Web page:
The grooves of the strings in the travertine pillars, the original bronze fixtures for the axles of the elevators, the thickness of the massive walls that withstood amazing forces... all make us understand the dynamic of the games, and how it was possible to unleash chaos in the arena by catapulting new fierce animals onto the sand, to the crowd's awed roar. In the depths of the Colosseum, we also find answers about many hypotheses about the games. We find answers about the naval battles (Navalia) that happened there, on the Emperor Nero's lake at the center of his palaces (a poorly-channeled part of the stream Clivus Labicanus still runs there today), as well as answers about the subsequent collapses that caused the progressive burial (and hence the surprising preserved state) of the underground in the fifth century. We also learn the purpose of the many tunnels that branch out and lead to the various buildings that supported the games (either buried or still visible, like the Ludus Magnus). Among these tunnels is the famous "passage of Commodus" where an attempt was made on the gladiator-emperor's life.
Resurfacing into the light of the first and second levels, we will fathom the fortunes in life and in death of the gladiators. We will discover who they were, how they ended up in the arena, forced or by choice, and how they were trained (a key point that is often overlooked). We will follow an entire day of gladiatorial games, step by step, and we will discover who the Romans were (from the sewage systems we even have evidence of what they ate) that arranged themselves on those stands or on seats that still bear their names. Senators, knights, magistrates, etc. sat according to a hierarchy that reaffirmed the social ladder. We will see the places of women and slaves (with some exceptions) on the last level (the rafters in our theaters), according to laws on promiscuity. We'll see the emperor, the Vestal Virgins and finally the gladiators that paraded in triumphal procession before their great challenge. It was a challenge to the death that they fought for the crowd, and a challenge that the frenzied crowd welcomed with horror and awe at the sacrifice of many, and with praise at the almost immortal strength that bestowed honor and fame to the victors. But these widespread and universally accepted spectacles of death drew people together as well as served as propaganda and exercises of imperial power in the complex, multi-ethnic society of the time. These are aspects that we explore in depth, together with other unique aspects of the Colosseum, like the love stories around the arena, documented by ancient writers, and the religious origins of the games.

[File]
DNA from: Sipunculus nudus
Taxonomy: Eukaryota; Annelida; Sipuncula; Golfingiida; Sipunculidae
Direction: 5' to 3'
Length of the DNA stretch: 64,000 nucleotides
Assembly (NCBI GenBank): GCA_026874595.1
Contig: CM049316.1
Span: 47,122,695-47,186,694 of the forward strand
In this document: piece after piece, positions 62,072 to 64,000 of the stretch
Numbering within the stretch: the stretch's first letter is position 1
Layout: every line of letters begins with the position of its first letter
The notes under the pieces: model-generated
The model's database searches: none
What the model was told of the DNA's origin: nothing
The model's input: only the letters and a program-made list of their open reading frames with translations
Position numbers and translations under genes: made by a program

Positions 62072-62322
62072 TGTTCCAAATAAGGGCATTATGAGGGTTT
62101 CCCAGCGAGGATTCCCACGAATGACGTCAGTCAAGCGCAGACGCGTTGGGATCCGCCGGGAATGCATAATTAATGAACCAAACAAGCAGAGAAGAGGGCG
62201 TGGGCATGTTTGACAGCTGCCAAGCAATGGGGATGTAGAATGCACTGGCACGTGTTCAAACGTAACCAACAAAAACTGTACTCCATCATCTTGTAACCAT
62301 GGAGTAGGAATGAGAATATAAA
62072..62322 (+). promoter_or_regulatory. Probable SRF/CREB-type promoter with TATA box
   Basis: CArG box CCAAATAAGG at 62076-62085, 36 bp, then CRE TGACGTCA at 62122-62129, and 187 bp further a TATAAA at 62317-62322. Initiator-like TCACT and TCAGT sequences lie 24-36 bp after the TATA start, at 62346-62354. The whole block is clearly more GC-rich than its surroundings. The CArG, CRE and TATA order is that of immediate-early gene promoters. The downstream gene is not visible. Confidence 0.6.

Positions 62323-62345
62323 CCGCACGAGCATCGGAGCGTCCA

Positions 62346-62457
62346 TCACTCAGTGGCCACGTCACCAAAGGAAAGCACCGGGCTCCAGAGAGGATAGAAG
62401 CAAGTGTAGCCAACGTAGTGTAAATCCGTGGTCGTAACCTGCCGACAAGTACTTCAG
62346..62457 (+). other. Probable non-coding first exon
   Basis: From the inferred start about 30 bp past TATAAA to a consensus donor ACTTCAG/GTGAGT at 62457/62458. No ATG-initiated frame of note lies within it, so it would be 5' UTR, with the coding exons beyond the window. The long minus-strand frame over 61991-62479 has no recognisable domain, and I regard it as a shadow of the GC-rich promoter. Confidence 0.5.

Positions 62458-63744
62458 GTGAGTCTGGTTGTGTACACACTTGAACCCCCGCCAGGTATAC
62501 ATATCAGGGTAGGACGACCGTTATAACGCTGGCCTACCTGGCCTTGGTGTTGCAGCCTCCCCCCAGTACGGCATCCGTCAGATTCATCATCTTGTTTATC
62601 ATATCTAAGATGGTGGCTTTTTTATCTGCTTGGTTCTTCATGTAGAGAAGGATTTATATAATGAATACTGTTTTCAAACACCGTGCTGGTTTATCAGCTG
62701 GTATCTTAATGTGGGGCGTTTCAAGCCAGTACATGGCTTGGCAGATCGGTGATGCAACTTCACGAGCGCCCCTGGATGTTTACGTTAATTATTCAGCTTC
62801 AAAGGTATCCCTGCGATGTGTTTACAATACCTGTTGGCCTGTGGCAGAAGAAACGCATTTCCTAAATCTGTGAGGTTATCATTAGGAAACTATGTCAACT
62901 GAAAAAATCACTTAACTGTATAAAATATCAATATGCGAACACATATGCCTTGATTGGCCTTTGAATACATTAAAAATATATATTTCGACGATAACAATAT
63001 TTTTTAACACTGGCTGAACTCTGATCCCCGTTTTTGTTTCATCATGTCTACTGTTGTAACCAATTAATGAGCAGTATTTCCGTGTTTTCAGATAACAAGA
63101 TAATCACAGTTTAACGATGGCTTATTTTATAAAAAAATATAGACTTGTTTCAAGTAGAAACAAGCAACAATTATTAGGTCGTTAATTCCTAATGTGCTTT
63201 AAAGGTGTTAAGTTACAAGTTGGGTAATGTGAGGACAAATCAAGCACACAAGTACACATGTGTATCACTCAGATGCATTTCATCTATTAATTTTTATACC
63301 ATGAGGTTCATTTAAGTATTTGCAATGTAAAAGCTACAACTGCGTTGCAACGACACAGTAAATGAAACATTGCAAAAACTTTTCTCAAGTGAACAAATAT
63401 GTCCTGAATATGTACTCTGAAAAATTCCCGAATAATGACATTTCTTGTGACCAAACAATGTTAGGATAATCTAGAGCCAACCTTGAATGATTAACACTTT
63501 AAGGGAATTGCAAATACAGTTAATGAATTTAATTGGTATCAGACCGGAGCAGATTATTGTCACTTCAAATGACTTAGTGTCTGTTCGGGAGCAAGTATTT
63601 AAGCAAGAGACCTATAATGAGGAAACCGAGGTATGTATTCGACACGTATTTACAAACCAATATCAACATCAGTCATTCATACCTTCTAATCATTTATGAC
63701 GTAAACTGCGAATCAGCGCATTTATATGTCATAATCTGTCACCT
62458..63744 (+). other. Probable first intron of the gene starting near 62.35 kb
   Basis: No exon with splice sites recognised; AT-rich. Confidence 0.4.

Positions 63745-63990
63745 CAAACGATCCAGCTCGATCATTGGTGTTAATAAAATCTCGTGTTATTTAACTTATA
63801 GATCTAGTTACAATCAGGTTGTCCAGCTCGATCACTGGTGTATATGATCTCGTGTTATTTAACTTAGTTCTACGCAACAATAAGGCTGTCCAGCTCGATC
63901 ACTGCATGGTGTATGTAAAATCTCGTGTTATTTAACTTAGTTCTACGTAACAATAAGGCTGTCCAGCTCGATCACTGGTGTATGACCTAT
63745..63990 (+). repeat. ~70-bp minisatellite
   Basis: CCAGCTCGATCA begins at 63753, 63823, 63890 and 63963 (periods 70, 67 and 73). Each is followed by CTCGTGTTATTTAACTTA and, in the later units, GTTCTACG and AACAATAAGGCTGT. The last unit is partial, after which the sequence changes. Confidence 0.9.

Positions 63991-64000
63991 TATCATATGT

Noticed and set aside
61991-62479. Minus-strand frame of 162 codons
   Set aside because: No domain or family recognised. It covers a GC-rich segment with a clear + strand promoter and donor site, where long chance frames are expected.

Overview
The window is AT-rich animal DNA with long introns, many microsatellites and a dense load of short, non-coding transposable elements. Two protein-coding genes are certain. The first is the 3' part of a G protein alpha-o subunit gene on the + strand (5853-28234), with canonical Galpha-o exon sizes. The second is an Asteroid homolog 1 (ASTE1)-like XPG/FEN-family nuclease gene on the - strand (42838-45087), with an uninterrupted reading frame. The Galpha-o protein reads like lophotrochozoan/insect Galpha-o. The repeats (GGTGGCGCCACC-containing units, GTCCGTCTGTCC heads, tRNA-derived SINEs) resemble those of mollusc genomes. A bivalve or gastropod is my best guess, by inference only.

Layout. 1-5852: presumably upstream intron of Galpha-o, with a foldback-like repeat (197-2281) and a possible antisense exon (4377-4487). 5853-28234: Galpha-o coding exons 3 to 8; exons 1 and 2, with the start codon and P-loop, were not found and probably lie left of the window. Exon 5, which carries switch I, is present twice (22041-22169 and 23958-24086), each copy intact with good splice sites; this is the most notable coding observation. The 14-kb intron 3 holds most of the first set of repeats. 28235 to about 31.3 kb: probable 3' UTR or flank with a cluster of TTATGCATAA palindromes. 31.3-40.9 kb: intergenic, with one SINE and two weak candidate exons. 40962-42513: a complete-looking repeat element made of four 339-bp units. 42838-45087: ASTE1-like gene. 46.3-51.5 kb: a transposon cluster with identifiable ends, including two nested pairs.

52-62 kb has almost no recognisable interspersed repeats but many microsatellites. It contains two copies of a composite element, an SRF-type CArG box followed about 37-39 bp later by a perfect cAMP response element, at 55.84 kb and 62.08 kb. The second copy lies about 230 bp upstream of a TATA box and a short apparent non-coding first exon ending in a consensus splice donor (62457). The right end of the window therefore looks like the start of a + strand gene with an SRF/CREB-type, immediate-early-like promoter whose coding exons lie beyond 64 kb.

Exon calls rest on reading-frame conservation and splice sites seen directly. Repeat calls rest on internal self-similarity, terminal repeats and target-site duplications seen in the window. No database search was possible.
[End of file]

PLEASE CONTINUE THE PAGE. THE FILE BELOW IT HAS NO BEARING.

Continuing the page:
The Third Tier of the building alone would be worth the visit: the plunging views of the interior give the sense of abyss that sucked the spectators in, and at the same time the view shows us the architectural complexity of a building completed, surprisingly, in just over ten years. The view from above stretches over the Arch of Constantine, Via Sacra, the giant system of columns and structures of the Temple of Venus and Roma, the remains of the Meta Sudans and the axis of streets, filled with tiny cars, of the Via dei Fori Imperiali, inaugurated by Mussolini in 1933. From on high, we comprehend the urban plan of ancient Rome, how this plan changed over time and how its current form has been patched over it by the great events that have marked the city.
(For more information on the underground and third tier of the Colosseum, please see our article The Colosseum's Underground and Third Tier: Archaeology from the earth and from the sky.